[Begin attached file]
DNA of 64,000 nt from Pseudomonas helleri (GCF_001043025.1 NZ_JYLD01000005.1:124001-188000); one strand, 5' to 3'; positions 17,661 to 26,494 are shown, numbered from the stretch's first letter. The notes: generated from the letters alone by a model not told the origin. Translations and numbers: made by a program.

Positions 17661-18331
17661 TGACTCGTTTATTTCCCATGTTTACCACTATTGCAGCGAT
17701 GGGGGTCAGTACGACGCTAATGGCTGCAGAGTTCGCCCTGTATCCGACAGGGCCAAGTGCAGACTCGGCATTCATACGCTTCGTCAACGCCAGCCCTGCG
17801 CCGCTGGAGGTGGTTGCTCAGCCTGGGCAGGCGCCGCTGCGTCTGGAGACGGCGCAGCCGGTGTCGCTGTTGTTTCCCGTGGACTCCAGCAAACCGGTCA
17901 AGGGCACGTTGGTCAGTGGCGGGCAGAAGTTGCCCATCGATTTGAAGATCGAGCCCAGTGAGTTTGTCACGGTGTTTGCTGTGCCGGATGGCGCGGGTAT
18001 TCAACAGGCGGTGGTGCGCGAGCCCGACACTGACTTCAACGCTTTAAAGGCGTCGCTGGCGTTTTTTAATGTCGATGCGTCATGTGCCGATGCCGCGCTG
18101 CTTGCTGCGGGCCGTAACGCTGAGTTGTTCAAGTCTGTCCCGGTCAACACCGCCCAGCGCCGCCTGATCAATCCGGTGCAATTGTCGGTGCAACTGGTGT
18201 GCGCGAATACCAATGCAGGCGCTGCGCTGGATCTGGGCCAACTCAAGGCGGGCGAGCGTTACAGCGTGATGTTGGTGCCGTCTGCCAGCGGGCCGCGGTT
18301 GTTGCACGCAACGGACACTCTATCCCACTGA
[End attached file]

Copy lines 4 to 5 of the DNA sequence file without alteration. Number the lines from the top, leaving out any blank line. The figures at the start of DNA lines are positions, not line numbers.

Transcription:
17701 GGGGGTCAGTACGACGCTAATGGCTGCAGAGTTCGCCCTGTATCCGACAGGGCCAAGTGCAGACTCGGCATTCATACGCTTCGTCAACGCCAGCCCTGCG
17801 CCGCTGGAGGTGGTTGCTCAGCCTGGGCAGGCGCCGCTGCGTCTGGAGACGGCGCAGCCGGTGTCGCTGTTGTTTCCCGTGGACTCCAGCAAACCGGTCA